Despite safety concerns among students and parents after the shooting Wednesday morning of two USC graduate students from China, administrators, students and law enforcement officials said the area near the shooting is relatively safe. All parties, however, urged students to be aware of their surroundings, especially late at night.
Ying Wu and Ming Qu, graduate students studying electrical engineering, were fatally shot around 1 a.m. The shooting took place near the intersection of Raymond Avenue and 27th Street, about three blocks west of Vermont Avenue.
Sal LaBarbera, a Los Angeles Police Department homicide detective supervisor assigned to the case, said the particular incident was an aberration in an area where crime has been decreasing.
“Crime has been on a steady decrease in the past few years,” LaBarbera said. “The shooting was definitely an isolated incident.”
LaBarbera also said the circumstances — heavy rain, the late hour of night and the hazard lights of their car — made the victims an easy target for anyone looking for trouble.
Dept. of Public Safety Capt. David Carlisle said the neighborhood is safe, based on the small number of crimes reported to DPS. Though the department receives calls related to theft, Carlisle said no violent crime has been reported in that area this year.
“This particular crime occurred in an area that doesn’t have a history of violent crime.” he said. “The majority of crimes reported to DPS, which would be from USC-related people, are thefts. We’ve had two stolen cars this year but no violent crime.”
As USC has moved from a commuter school to a predominately residential school, more students have moved to off-campus housing, including the area west of Vermont Avenue. Carlisle said with that change DPS has devoted more resources to the area west of Vermont Avenue between Exposition Boulevard and Jefferson Avenue.
“We’ve increased our public safety resources in the neighborhoods where the student population used to be lower,” Carlisle said.
DPS, however, does not officially patrol the area where the shooting occurred. Carlisle said DPS does have a few cameras in the community and it is not unusual for officers to be in the neighborhood.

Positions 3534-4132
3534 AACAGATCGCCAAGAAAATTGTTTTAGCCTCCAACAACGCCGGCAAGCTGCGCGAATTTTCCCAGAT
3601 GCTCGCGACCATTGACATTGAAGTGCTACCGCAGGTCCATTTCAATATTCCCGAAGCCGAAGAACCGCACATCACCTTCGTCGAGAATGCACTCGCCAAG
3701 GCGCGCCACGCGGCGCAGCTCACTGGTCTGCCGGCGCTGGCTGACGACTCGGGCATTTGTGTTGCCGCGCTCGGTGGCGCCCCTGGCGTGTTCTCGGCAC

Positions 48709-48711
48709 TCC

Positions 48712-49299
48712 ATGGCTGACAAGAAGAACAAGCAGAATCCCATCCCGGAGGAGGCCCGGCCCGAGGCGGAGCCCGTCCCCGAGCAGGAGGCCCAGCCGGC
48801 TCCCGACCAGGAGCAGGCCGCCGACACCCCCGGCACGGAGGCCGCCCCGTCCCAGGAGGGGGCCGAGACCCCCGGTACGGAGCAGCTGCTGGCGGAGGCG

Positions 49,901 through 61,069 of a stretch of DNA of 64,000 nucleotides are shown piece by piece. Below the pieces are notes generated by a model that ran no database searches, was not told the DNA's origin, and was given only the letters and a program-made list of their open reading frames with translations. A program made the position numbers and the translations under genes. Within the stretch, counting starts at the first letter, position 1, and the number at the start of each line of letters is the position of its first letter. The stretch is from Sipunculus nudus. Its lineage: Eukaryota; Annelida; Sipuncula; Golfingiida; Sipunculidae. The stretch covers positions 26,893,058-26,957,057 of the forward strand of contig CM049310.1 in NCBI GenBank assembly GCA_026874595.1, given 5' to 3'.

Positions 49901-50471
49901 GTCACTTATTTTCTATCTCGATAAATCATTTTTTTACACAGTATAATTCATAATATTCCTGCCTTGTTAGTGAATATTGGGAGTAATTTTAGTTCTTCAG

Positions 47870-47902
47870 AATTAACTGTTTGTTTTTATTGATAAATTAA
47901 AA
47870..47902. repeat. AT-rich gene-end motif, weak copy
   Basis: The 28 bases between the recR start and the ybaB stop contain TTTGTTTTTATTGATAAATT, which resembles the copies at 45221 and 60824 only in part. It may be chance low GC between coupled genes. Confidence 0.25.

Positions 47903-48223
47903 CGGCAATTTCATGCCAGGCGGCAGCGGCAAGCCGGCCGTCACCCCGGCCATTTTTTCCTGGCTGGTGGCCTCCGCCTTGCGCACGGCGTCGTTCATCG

USC will consult with LAPD before making any changes to its patrol boundaries, Carlisle said.
“A decision to expand our patrol boundaries would be made by senior administrators working with [DPS] Chief [Carey] Drayton,” Carlisle said. “Quite frankly, although this is a terrible single crime, it is one crime where we’ve had no other violent crimes reported in that area this year.”
Josh Durica, a junior majoring in computer science who lives in a DPS-patrolled neighborhood about a seven-minute walk away from the shooting, said he generally feels safe living west of Vermont.
“Where I live I feel pretty safe with the CSC guards and everything,” Durica said. “I walk home at least once a week at 3 a.m. by myself, and I never fear for my safety.”
Still, Durica said more can be done in light of the shooting.
“If a double homicide is happening near our campus, there are more steps that can be taken,” Durica said.
Though crime is decreasing in the area where the shooting took place, LaBarbera said the campus still remains the safest location with the most security.
Carlisle said the incident highlights the need for students to take notice when walking off campus.
“Be aware of your surroundings,” Carlisle said. “Try and follow all of the safety tips we normally talk about.”
These tips include traveling in large groups, not flaunting valuables and taking university-sponsored transportation, such as Campus Cruiser.
Mark Green, an LAPD sergeant for community relations, echoed Carlisle’s caution, saying students should always remain aware of their surroundings regardless of their location.
“People should be aware of safety issues no matter where they are,” Green said. “They should be cognizant of the areas and just know that they’re in a large metropolitan city and can be victimized.”
Faaria Kalam contributed to this report.